President Cyril Ramaphosa announced on 1 February that South Africa has received its first consignment of one million doses of the Covishield vaccine from India.
This vaccine was developed by the pharmaceutical company AstraZeneca and South Africa was one of the countries where clinical trials were held to assess the drug’s efficacy.
While the arrival of 1 million vaccine doses is a positive start, it is a long way from protecting all South Africans against COVID-19.
Ramaphosa said local scientists estimate South Africa will reach herd immunity once around 67% of citizens are immune, which amounts to 40 million people.
This means South Africa needs tens of millions of additional vaccine doses to reach the government’s target of vaccinating a minimum of two-thirds of the population by the end of this year.
To address this issue, Ramaphosa said they are sourcing vaccines from a number of suppliers, which include:
- In addition to the 1 million Covishield doses, another 500,000 doses from the Serum Institute of India are expected to arrive later in February.
- South Africa has secured 12 million doses from the global Covax facility, which has indicated that it will release approximately 2 million doses by March.
- The country has also secured 9 million vaccine doses from Johnson & Johnson, commencing with delivery in the second quarter. Aspen will manufacture these vaccines in South Africa.
- Pfizer has committed 20 million vaccine doses commencing with deliveries in the second quarter.
South Africa will also receive an allocation of vaccines through the African Union, which has secured 1 billion vaccines for the continent.
Ramaphosa added that the country will also receive “other vaccines that will be donated by private sector companies to add to the vaccines that our continent needs”.
Vaccines South Africa is expecting
From Ramaphosa’s recent comments and a recent report by News24, South Africa’s focus is on four vaccines – AstraZeneca (Covishield), Johnson & Johnson, Pfizer-BioNTech, and Moderna.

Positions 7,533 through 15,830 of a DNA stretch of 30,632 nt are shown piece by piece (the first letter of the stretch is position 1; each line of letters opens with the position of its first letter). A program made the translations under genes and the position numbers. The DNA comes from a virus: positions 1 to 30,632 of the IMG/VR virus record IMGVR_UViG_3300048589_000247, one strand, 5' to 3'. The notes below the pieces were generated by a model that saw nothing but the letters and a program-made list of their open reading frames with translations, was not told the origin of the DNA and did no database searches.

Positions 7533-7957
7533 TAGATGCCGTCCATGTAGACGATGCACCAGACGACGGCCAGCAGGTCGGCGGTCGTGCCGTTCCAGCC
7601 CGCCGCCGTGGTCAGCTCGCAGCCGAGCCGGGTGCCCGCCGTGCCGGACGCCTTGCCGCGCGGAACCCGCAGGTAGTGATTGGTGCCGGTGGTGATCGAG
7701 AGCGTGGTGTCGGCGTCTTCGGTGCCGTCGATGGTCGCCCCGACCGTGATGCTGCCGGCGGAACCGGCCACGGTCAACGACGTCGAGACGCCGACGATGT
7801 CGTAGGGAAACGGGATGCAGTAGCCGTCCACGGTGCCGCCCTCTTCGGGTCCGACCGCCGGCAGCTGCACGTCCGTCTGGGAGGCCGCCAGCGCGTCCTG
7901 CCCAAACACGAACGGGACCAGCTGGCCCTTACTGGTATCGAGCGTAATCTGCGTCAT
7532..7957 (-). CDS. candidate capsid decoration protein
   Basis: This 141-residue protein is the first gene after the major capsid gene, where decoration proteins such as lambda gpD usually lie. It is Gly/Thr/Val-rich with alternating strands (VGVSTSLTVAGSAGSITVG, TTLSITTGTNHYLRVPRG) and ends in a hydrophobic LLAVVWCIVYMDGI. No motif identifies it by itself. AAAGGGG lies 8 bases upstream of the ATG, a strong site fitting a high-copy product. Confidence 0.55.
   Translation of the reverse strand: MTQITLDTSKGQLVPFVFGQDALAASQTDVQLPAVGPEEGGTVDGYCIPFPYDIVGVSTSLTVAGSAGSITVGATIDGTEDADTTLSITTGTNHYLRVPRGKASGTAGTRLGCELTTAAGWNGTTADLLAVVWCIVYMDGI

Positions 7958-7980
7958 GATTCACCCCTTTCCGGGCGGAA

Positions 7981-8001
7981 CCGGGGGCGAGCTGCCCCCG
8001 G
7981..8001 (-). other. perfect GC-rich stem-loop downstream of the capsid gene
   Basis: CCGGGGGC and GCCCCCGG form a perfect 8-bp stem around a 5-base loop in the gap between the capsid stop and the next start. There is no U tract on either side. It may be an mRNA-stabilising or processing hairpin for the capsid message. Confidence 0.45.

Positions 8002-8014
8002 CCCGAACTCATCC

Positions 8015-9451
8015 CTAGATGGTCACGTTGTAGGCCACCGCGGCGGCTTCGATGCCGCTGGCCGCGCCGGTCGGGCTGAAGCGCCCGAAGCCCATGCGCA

There are many other vaccines on the market, including Novavax, Sputnik V, and Sinovac, but they have not received the same attention by the South African government as the top 4.
This raises the question of how efficient these vaccines are against protecting against COVID-19, whether they will protect against the new 501Y.V2 variant, and when we will get them.
News24 reported that only around 33 million vaccine doses are expected before the end of the year – enough to vaccinate 20 million people.
Citing a Cabinet presentation, News24 reported South Africa is facing a shortfall of 40 million doses to reach its 2021 vaccination target.
It further reported the Pfizer-BioNTech vaccines are expected to arrive in May and a Johnson & Johnson shipment in June.
The efficacy of the vaccines differs significantly based on different trials conducted around the world, but it is widely accepted that the mRNA vaccines – Pfizer-BioNTech and Moderna – provides the best protection.
Most COVID-19 vaccines provide some protection against new virus variants, like 501Y.V2 which is widespread in South Africa, but conclusive efficacy results are not available for all vaccines yet.
The table below provides an overview of the latest information regarding the vaccines which South Africa are expected to get in 2021.
|Covid-19 vaccines for South Africa|
|Measure||AstraZeneca||Pfizer-BioNTech||Johnson & Johnson||Moderna|
|Date||February 2021||May 2021||June 2021||Uncertain|
|Efficacy||63% – 90%||95%||72%||95%|
|Vaccination days apart||28||21||–||28|
|Long-term storage||2°C to 8°C||-60°C to -80°C||2°C to 8°C||-20°C|
|Short-term storage||2°C to 8°C||2°C to 8°C||2°C to 8°C||2°C to 8°C|
|*Efficacy against new variants may be less|